Wells, who is of Native American heritage, says she never expected such personalized mentoring from a large university. From MCAT preparation to mock interviews, ODMA staff members have helped her on the road to medical school admission. Wells earned her undergraduate degree from Midwestern State University. She currently works as a medical research assistant at TTUHSC.
“I have been astounded by my experiences with everyone here at the Health Sciences Center,” she said. “I am amazed by the personal investment they make.”
Mentoring prospective students is just a part of the services the ODMA provides. Germán Núñez, Ph.D., vice president for Diversity and Multicultural Affairs, said the office’s outreach efforts range from curricular development focusing on cultural issues to providing cultural training for staff.
“Our goal is to provide an environment so that all feel they have something to contribute and that those contributions are welcomed and valued,” Núñez said.
Senior nursing student Effe Morgan-Eshun said she felt welcomed from her first moments on campus. Originally from Ghana, West Africa, she transferred to TTUHSC from Michigan State University.
Yolanda Gonzaga, ODMA director, took her apartment hunting when she got to Lubbock. “The first day I met her, she offered to do these things,” Morgan-Eshun said. “She really went out of her way to help me. I was very impressed.”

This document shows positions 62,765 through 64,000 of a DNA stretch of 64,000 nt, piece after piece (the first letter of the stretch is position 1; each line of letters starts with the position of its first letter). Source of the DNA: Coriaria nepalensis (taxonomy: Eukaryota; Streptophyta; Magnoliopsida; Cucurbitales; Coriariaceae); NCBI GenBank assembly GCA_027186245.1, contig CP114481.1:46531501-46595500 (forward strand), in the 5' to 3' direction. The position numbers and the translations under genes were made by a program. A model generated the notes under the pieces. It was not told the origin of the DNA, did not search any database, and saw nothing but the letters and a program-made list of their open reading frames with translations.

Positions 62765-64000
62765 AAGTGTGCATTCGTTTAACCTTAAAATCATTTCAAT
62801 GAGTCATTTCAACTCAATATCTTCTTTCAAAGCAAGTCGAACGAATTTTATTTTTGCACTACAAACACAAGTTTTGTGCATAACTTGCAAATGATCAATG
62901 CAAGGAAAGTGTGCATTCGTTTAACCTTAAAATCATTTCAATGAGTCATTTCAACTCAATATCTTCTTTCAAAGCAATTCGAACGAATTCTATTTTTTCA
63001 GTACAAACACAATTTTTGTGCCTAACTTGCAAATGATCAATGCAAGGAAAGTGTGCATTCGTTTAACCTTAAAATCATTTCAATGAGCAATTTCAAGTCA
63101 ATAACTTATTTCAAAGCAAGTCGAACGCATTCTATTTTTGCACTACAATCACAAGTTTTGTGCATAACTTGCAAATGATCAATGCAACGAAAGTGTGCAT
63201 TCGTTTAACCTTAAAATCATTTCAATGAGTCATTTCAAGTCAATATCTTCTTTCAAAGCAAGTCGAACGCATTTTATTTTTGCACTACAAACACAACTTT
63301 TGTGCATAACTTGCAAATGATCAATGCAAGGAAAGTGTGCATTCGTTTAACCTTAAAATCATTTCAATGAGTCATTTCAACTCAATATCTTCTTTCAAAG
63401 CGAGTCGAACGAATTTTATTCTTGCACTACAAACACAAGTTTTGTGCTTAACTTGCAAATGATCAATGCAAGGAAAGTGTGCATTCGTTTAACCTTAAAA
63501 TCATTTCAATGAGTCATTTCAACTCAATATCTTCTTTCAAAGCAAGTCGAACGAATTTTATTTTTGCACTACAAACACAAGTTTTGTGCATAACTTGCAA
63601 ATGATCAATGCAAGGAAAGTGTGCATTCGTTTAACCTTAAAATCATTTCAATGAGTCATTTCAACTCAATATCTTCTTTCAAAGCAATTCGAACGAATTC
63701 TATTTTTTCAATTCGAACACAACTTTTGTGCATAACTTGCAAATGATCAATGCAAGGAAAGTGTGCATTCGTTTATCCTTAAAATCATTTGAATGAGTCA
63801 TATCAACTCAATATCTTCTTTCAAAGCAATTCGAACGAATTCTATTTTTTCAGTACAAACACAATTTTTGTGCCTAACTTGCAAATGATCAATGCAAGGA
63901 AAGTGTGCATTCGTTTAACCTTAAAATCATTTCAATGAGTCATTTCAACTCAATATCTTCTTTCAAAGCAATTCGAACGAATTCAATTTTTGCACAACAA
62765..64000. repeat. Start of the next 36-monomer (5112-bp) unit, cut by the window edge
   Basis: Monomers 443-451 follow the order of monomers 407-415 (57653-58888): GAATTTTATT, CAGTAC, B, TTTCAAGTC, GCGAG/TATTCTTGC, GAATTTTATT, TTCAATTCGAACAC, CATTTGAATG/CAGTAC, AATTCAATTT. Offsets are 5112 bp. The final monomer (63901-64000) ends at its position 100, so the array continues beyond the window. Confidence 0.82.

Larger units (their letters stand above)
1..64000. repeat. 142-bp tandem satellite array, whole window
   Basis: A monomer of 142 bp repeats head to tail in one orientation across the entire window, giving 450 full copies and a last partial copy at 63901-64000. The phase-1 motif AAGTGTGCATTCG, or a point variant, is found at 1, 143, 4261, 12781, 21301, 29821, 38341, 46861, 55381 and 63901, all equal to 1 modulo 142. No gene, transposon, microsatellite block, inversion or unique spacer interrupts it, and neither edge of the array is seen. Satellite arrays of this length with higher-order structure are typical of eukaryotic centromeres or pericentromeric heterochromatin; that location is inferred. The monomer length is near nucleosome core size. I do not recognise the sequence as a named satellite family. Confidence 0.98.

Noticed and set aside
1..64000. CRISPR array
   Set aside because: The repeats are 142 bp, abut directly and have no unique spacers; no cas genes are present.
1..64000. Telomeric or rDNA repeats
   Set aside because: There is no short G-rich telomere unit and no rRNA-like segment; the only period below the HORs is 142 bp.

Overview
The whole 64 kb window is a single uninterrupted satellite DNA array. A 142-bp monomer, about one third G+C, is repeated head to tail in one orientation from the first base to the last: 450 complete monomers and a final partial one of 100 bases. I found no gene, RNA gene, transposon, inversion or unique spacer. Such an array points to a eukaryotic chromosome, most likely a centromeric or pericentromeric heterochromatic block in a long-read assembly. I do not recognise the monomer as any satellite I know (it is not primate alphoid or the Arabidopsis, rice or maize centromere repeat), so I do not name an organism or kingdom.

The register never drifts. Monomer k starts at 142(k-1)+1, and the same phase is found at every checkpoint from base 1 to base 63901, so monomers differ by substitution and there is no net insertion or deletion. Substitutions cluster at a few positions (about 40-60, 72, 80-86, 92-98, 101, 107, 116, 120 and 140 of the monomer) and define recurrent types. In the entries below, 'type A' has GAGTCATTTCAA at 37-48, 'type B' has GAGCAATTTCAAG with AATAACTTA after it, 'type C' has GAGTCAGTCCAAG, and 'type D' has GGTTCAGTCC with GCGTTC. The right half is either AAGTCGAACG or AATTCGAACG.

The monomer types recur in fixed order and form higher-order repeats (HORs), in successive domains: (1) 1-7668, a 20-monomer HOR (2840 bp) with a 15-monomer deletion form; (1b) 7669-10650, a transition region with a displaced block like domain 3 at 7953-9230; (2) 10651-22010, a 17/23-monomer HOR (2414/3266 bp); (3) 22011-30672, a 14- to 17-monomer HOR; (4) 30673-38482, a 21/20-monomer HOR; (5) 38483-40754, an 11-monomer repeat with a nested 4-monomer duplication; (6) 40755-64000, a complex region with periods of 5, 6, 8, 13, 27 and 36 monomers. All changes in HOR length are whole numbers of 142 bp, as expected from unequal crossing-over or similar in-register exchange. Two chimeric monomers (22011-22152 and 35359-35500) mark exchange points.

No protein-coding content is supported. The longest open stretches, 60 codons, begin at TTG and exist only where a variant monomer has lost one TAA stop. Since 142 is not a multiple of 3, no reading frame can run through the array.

Morgan-Eshun also has worked as a student assistant in the ODMA, which she said was the best work experience she has ever had.
“The (ODMA) staff really encouraged me to become involved in cultural activities and to be involved with my community, as well as get other students involved,” she said. “You can tell they all are dedicated and love what they do.” (written by Julie Toland)
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EL PASO – While most people scurried to get flowers and cards and join loved ones for Valentine’s Day, members of the TTUHSC Pediatric Club and residency program taught healthy eating habits during the day to elementary school students, and made house calls in the evening bearing flowers and gifts to a women’s shelter.
The Pediatric Club "is made up of concerned medical students and residents seeking to improve health care and social needs of children in the community while learning general pediatric medicine," said Ralitsa Akins, M.D., Ph.D., assistant professor and associate director of the Pediatric Residency Program.
"We provided health care information to residents of La Posada -- the Center Against Family Violence. This shelter provides homeless women and children a protected, supportive environment where they can receive crucial services designed to help their families become self-sufficient," said Akins. The shelter is currently home to more than 30 children.
Besides health care information on immunizations, breastfeeding, hygiene, diet and obesity prevention, the club members provided games and arts and crafts materials for children to keep them occupied. Children were able to make Valentine’s Day cards for their mothers and siblings with the donated materials.